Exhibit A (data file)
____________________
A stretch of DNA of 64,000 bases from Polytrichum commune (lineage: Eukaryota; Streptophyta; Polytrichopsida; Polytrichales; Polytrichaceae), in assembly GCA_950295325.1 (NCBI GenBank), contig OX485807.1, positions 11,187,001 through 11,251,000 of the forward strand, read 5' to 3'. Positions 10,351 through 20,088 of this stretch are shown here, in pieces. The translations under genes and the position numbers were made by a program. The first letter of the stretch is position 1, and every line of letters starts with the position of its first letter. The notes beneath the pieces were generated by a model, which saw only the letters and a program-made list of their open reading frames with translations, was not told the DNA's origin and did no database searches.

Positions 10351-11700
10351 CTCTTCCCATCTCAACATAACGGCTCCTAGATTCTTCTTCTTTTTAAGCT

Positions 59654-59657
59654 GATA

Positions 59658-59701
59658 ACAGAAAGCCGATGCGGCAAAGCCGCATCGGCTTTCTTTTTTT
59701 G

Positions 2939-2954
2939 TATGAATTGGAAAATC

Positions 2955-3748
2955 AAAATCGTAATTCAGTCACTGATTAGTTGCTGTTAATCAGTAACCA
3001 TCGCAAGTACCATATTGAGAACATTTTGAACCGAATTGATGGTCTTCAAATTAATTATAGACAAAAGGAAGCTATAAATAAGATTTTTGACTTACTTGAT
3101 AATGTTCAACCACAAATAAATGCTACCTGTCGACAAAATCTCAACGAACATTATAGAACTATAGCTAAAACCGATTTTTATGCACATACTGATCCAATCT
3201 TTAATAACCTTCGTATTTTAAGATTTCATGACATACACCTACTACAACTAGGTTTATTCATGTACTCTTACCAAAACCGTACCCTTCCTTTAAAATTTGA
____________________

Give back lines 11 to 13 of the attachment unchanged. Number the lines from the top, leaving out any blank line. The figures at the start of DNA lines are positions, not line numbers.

Positions 2955-3748
2955 AAAATCGTAATTCAGTCACTGATTAGTTGCTGTTAATCAGTAACCA
3001 TCGCAAGTACCATATTGAGAACATTTTGAACCGAATTGATGGTCTTCAAATTAATTATAGACAAAAGGAAGCTATAAATAAGATTTTTGACTTACTTGAT